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Re: X=1 : (was Re: /bin/sh redirect without command failure mode)

On Sun 25 Nov 2018 at 22:15:57 +0100, Rhialto wrote:
> Actually, I would expect X to remain unset (or set as it was before) on
> the next line. Just like it works with
> 	X=1 /some/external/command
> And that is what bash seems to do. Our /bin/{,k}sh however do set X (but
> not in the exported environment).

This may not be documented in sh(1) but here I find some description:

  - If the command name is a special built-in utility, variable assignments
    shall affect the current execution environment. Unless the set -a option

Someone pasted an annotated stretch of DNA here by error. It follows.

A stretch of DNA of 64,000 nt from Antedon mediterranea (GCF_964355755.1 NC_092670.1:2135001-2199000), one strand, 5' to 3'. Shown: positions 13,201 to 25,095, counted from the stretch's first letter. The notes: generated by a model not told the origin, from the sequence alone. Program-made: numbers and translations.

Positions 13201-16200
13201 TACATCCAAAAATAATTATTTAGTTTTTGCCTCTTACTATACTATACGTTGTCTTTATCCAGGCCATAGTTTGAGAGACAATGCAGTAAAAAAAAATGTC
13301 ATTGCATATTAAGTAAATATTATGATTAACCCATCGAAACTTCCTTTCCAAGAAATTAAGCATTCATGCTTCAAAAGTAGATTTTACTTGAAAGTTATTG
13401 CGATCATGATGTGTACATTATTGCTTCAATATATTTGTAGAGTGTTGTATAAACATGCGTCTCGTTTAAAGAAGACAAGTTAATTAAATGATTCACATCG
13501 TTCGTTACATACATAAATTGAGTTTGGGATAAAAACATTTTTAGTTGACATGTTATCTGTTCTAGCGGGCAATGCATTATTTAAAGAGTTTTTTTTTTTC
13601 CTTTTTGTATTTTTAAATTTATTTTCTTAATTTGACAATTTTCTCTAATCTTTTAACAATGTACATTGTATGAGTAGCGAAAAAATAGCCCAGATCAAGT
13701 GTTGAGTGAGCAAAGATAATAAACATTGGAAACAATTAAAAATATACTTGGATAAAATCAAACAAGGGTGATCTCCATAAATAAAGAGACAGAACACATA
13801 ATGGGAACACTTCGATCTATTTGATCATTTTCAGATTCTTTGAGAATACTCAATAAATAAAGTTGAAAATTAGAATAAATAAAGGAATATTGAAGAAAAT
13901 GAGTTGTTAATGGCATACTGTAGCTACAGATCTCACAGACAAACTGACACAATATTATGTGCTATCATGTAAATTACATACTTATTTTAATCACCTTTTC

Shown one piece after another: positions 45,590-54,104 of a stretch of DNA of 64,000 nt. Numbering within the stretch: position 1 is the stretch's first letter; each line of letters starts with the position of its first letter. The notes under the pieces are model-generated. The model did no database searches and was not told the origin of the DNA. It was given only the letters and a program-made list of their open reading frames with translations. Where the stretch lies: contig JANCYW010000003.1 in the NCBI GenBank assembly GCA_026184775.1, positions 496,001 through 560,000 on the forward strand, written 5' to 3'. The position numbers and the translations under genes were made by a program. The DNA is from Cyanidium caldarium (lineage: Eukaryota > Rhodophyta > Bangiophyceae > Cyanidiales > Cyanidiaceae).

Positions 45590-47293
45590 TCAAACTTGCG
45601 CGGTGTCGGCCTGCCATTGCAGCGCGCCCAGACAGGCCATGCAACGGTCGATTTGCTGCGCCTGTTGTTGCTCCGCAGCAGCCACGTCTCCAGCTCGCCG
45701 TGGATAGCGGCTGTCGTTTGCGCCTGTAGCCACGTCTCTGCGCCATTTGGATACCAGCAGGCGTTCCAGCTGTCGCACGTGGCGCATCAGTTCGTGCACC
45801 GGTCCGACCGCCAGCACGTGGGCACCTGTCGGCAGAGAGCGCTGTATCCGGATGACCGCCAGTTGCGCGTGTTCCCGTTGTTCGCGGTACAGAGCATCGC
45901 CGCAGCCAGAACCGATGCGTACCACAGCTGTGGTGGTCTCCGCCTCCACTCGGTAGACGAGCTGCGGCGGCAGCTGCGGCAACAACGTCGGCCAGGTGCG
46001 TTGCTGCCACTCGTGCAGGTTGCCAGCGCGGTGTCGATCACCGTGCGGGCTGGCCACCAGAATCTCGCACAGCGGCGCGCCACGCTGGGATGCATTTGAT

is on (see set), it is unspecified:


Special-built-ins include the colon command:

So what we do in sh conforms, and what bash does doesn't.

However this still leaves me unsatisfied. "Special built-ins" seem to be
those commands that cannot possibly be implemented as external commands:

    break colon continue dot eval exec exit export readonly return set
    shift times trap unset 

There are two weird things with this list:

    : doesn't need to be a special built-in at all. It can be
    implemented perfectly well the same as /usr/bin/true.

    cd is missing, yet it can't possibly be implemented externally.

So I suppose I would amend my proposal to do this in the more sensible
way, and make cd special, and : not special.

And even for the special built-ins, I find it not obvious that the
assignment should work differently. There is nothing won with it. You
can as easily write

    X=1; cd /

    X=1 cd /

if you want $X to be 1 in the next line.

___ Olaf 'Rhialto' Seibert  -- "What good is a Ring of Power
\X/ rhialto/at/      -- if you're Speak." - Agent Elrond

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